20 Behind-The-Scenes Secrets You Didn’t Know About The Great British Bake Off

From filming logistics to where the leftover bakes end up, here’s all your questions answered.
Paul Hollywood, Prue Leith, Noel Fielding and Alison Hammond in the Great British Bake Off tent
Paul Hollywood, Prue Leith, Noel Fielding and Alison Hammond in the Great British Bake Off tent
Channel 4/Love Productions

Comfort viewing doesn’t get much better than The Great British Bake Off.

Every year, 12 amateur bakers from all walks of life come together in the iconic GBBO tent as they face tricky recipes, high-pressure time restraints and temperamental ingredients, all in the hopes they might be crowned the winner.

The hit Channel 4 show (previously BBC) is currently in its 14th season, and has already witnessed naughty innuendos, soggy bottoms and a few Paul Hollywood handshakes – perhaps just some of the reasons why the quintessentially British show continues to draw millions of viewers year upon year.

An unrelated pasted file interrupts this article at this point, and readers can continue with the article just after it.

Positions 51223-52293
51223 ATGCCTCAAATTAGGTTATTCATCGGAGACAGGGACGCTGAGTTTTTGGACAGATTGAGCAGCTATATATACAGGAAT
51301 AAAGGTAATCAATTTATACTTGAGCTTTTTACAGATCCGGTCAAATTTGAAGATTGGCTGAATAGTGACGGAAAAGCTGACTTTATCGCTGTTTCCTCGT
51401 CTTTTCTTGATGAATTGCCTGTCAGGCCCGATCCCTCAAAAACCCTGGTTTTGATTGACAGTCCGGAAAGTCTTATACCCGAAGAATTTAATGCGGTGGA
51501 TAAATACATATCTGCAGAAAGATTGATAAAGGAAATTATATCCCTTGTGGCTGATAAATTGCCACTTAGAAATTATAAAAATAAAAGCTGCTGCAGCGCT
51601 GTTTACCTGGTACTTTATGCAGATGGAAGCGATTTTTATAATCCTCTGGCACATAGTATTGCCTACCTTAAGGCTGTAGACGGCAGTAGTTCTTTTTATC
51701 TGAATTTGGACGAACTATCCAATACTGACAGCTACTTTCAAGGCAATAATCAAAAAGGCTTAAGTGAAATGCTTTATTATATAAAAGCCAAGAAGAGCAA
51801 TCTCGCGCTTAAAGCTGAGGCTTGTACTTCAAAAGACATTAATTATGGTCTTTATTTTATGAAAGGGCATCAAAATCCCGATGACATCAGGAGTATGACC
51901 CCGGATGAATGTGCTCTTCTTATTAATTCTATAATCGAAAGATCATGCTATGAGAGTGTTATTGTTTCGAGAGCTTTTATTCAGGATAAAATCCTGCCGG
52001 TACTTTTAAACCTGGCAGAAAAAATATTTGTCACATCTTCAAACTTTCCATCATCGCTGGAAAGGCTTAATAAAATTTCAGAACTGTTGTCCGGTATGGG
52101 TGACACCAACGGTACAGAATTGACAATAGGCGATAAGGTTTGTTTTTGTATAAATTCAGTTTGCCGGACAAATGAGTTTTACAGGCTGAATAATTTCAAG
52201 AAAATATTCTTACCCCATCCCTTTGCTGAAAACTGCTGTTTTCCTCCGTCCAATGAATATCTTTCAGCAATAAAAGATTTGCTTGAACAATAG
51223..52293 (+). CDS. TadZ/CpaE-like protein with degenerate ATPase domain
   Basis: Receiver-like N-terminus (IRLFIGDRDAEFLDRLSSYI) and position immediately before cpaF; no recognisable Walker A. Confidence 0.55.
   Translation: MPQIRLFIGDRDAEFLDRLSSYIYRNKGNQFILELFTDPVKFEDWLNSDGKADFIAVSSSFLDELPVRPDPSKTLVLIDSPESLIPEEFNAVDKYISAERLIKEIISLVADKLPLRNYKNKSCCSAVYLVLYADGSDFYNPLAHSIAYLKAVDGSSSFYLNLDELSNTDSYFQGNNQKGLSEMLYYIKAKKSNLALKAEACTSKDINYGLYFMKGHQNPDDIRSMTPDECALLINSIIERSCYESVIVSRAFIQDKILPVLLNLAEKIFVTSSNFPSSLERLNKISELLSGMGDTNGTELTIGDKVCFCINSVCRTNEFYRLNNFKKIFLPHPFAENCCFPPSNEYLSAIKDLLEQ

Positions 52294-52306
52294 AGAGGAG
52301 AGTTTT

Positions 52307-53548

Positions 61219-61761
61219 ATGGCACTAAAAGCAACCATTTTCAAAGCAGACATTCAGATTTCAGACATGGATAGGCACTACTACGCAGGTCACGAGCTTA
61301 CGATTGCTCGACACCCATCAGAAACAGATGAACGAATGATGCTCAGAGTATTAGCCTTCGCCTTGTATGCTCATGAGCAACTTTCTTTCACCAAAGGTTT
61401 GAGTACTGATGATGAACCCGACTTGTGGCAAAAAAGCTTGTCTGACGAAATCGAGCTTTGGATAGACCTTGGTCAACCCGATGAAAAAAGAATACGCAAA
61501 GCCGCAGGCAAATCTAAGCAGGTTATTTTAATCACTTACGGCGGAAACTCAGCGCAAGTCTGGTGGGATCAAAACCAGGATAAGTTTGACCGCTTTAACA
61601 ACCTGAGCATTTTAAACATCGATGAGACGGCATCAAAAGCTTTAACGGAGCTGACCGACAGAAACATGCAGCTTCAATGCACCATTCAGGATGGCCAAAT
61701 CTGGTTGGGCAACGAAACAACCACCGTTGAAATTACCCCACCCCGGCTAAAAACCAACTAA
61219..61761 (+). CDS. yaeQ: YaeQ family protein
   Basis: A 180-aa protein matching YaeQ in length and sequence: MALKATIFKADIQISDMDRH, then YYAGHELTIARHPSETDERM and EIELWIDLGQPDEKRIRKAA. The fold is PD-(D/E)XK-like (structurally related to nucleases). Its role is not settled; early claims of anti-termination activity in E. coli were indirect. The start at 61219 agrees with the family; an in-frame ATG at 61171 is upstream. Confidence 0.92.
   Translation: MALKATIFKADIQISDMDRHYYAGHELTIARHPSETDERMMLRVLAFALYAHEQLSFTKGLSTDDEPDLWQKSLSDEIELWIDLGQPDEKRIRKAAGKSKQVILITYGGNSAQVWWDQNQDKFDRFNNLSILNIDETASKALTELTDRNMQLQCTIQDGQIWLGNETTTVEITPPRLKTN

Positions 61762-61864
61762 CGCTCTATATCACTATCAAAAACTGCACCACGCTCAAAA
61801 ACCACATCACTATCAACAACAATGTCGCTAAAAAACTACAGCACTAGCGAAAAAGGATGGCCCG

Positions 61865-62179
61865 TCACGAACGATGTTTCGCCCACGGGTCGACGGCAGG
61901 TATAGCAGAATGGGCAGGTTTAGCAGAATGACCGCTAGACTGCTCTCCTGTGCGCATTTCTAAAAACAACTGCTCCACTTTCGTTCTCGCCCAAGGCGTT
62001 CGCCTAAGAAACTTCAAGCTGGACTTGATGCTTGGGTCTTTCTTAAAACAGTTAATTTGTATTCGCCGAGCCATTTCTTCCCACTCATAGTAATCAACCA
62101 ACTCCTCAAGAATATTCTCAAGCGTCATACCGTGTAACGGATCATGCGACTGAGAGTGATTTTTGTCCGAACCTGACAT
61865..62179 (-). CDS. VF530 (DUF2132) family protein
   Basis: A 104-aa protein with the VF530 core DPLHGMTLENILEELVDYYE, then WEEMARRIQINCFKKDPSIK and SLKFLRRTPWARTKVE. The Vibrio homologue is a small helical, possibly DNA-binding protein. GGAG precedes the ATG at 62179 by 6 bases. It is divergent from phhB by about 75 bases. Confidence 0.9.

But if you’ve always wondered what goes into bringing the show to our screens, then allow us to reveal the behind-the-scenes secrets you never knew before...

1. It was inspired by village fete competitions

It’s a concept so simple that it simply works. Richard McKerrow and Anna Beattie, who founded Love Productions which makes The Great British Bake Off, were inspired by village fete baking competitions when coming up with the idea for the show, according to The Guardian.

2. Yet it took some convincing to persuade producers

Commissioners initially felt that watching people make cakes through the TV would be too dull, meaning Richard and Anna’s pitch was passed on at first. But clearly, it’s exactly the sweet treat the British public were craving.